2001 Annual Science Report

NASA Jet Propulsion Laboratory Reporting  |  JUL 2000 – JUN 2001

Fractionation of Transition Metal Isotopes

4 Institutions
3 Teams
0 Publications
0 Field Sites
Field Sites

Project Progress

Fractionation of Transition Metal Isotopes (dm)

The focus of this research is to determine if fractionations of transition metal isotopes can be used as biosignatures. We are also interested in the possible use of such fractionations to study changes in metal geochemical cycling, which could provide insight into environmental change and/or biochemical evolution. The latter applications are pursued jointly with the Harvard Team.

Following our demonstration of Fe isotope fractionation by nonbiological processes, we conducted studies to elucidate the fractionation mechanism in our experiments. We found strong evidence of an equilibrium isotope effect and no evidence of a kinetic isotope effect, although the expression of equilibrium fractionation can be kinetically inhibited under certain conditions. We also extended our work to natural samples in which biological influences are unlikely. In particular, we examined the isotopic composition of Fe in hydrothermal fluids from the deep-sea Juan de Fuca ridge. These 350°C fluids, sampled in situ, are sterile. We observed small (< 1 �) differences in isotopic composition between fluid and mineral Fe which we attribute to nonbiological fractionation. This is good evidence that chemical processes such as identified in the laboratory are also important in nature.

On the biological front, we are looking into Fe isotope fractionation during leaching from minerals in the presence and absence of microbes and of metal chelating ligands. Preliminary results suggest fractionation during biogenic leaching associated with chelation, indicating that paleosols could preserve biosignature information. We also continue to explore fractionation between biogenic siderite and magnetite and between non-biogenic mineral phases.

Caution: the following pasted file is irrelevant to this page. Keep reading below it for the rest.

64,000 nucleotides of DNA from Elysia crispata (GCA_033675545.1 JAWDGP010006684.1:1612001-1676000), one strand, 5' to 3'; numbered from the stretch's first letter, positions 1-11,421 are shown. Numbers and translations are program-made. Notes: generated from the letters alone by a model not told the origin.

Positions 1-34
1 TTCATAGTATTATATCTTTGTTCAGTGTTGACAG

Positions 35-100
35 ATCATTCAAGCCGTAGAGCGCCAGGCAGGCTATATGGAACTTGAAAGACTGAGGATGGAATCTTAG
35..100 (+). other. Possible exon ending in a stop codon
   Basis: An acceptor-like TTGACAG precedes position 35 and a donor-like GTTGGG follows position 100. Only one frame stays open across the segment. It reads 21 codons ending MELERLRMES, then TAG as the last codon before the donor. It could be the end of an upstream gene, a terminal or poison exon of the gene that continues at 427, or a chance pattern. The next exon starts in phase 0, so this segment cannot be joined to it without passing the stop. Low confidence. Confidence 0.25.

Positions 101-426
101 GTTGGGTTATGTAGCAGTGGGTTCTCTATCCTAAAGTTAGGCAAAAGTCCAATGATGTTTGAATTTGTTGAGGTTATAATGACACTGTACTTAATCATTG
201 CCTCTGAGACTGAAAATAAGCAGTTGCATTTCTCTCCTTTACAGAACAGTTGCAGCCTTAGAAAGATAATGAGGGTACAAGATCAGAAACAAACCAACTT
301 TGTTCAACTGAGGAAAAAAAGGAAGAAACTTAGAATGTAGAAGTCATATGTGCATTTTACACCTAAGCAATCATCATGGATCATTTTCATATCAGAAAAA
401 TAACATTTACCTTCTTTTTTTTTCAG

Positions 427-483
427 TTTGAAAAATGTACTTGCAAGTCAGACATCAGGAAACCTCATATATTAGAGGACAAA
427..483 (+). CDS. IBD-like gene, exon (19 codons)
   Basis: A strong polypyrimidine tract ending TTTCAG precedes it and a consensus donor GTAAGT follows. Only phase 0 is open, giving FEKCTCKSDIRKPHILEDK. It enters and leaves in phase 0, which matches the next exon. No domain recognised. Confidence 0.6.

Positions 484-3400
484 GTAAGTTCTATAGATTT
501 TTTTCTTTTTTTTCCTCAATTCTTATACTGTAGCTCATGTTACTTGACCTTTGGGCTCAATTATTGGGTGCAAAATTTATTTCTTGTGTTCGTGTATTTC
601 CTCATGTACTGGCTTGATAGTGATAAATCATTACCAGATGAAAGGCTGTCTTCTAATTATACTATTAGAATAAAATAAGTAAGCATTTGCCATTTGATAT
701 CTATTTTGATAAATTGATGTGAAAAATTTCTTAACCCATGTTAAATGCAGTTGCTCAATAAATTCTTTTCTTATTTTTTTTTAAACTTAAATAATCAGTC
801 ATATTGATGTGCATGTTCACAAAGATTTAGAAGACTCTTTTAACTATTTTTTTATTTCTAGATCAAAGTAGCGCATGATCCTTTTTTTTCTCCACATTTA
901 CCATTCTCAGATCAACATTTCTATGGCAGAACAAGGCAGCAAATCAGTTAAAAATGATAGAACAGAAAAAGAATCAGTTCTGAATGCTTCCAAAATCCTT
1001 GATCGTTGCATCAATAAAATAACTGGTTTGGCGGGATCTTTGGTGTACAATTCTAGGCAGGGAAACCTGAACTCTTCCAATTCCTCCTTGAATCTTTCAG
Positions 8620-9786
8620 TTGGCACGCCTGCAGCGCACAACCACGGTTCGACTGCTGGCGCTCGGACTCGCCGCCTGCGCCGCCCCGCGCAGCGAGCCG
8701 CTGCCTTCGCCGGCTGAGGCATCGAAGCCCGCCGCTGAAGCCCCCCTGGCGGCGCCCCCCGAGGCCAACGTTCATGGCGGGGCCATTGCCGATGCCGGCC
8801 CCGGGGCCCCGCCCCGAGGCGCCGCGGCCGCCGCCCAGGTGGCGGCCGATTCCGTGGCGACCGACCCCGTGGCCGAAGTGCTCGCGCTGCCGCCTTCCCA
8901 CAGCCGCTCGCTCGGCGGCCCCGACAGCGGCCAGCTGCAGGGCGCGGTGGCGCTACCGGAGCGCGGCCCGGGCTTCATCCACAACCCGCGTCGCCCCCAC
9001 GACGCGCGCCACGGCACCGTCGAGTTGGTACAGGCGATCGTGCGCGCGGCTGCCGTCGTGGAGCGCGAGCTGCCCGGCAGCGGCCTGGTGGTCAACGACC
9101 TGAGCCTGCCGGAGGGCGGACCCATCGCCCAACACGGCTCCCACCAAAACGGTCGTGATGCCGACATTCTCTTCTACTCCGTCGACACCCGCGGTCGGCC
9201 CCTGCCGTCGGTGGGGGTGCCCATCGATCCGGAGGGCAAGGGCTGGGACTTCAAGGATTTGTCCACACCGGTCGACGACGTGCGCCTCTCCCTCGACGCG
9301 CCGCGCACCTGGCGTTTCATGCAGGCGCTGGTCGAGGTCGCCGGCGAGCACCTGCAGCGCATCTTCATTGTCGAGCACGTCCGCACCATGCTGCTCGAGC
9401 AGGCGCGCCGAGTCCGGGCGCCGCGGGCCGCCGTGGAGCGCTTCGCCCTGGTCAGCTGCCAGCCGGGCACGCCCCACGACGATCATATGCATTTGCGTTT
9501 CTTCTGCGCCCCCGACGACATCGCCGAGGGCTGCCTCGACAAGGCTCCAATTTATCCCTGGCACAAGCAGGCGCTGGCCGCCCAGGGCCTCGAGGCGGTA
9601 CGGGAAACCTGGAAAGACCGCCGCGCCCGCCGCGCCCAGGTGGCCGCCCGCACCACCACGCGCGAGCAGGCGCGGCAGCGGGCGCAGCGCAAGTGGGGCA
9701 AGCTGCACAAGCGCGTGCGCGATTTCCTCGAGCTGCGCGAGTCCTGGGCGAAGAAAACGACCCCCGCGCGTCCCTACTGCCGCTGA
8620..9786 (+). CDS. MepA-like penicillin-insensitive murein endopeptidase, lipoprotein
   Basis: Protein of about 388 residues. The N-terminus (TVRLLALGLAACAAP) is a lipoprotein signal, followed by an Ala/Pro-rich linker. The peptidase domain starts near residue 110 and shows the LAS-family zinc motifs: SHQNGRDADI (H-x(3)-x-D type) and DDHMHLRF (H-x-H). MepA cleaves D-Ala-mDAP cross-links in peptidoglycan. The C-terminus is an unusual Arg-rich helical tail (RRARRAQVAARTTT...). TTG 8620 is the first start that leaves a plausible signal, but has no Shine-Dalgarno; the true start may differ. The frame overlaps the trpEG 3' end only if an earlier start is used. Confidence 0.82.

Finally, we have begun to explore metal isotope fractionation from a theoretical standpoint, to be able to predict the magnitudes of equilibrium effects.

  • PROJECT INVESTIGATORS:
  • PROJECT MEMBERS:
    Ariel Anbar
    Project Investigator

    Kenneth Nealson
    Co-Investigator

    Jane Barling
    Research Staff

    G. Arnold
    Graduate Student

    E. (Beth) Holman
    Graduate Student

    J. Roe
    Graduate Student

    Shawn Domagal-Goldman
    Undergraduate Student

    M. Polizzotto
    Undergraduate Student

    G. Wortman
    Unspecified Role

  • RELATED OBJECTIVES:
    Objective 5.0
    Describe the sequences of causes and effects associated with the development of Earth's early biosphere and the global environment.

    Objective 7.0
    Identify the environmental limits for life by examining biological adaptations to extremes in environmental conditions.

    Objective 8.0
    Search for evidence of ancient climates, extinct life and potential habitats for extant life on Mars.